It is inevitable that in speeches in this Second Reading debate we should raise a certain number of Committee points, and they are no less relevant and valuable because they will give the Ministers concerned advanced notice of them and an opportunity of dealing with them when we come to the Committee stage. One Committee point of special importance is the one referred to by the hon. Member for Hornsey (Sir D. Gammans), namely, that of the relay companies. I entirely agree with what the hon. Gentleman said. I think that this will lead to intolerable confusion and hardship, unless it is clarified. This is merely an illustration of the highly complex nature of the subject with which we are dealing. Whilst we are all agreed that protection should be given to creative authors and others, when we enter the realm of mechanical rights and devices we are in a much more difficult sphere, as to the considerations which should apply.

In order to explain the matter it is necessary to go a little further than the hon. Member for Hornsey went. He pointed out correctly that the Copyright Committee, in dealing with the question of the relay companies, contented itself with the observation at paragraph 120 that it was not prepared to suggest any alteration in the present relationship between the Postmaster-General, the B.B.C. and the relay companies.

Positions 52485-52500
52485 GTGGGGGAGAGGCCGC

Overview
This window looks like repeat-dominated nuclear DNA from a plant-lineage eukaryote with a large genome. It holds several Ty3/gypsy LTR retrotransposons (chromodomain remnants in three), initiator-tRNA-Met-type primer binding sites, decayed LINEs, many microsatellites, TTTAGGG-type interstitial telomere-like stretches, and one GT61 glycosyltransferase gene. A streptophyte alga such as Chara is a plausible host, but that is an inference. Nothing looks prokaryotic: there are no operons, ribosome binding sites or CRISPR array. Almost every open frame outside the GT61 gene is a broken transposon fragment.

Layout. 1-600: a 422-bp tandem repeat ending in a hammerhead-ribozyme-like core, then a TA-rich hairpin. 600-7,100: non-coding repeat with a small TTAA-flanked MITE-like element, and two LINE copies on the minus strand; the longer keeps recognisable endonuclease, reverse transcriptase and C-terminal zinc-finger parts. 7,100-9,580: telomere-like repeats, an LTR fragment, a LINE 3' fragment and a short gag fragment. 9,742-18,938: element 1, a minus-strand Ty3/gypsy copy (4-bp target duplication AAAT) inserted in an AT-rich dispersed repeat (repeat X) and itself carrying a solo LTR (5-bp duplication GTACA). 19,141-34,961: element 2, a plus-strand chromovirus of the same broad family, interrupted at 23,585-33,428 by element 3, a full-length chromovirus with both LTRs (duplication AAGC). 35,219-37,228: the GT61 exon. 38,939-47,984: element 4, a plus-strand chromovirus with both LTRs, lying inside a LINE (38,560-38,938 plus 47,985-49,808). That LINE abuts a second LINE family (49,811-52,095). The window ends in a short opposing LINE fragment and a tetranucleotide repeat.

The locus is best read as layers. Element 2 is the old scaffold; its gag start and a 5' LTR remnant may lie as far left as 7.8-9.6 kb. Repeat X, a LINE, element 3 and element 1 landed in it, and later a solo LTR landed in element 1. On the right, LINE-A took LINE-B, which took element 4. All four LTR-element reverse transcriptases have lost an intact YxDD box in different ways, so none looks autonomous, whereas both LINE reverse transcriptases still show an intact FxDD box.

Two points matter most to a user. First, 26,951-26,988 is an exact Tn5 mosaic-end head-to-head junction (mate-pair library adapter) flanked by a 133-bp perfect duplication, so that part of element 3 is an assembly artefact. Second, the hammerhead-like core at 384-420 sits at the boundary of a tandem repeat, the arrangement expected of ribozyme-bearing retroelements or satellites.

Of course, at the time of the publication of that Report in October, 1952, the B.B.C. alone was responsible for both broadcasting and television. We had not entered into the highly controversial discussions as to whether commercial television should or should not be introduced into this country. Since then a great deal has happened and, for better or worse. we now have not only the B.B.C. providing television programmes, but also the I.T.A., under arrangements with programme contractors, as laid down in the Television Act.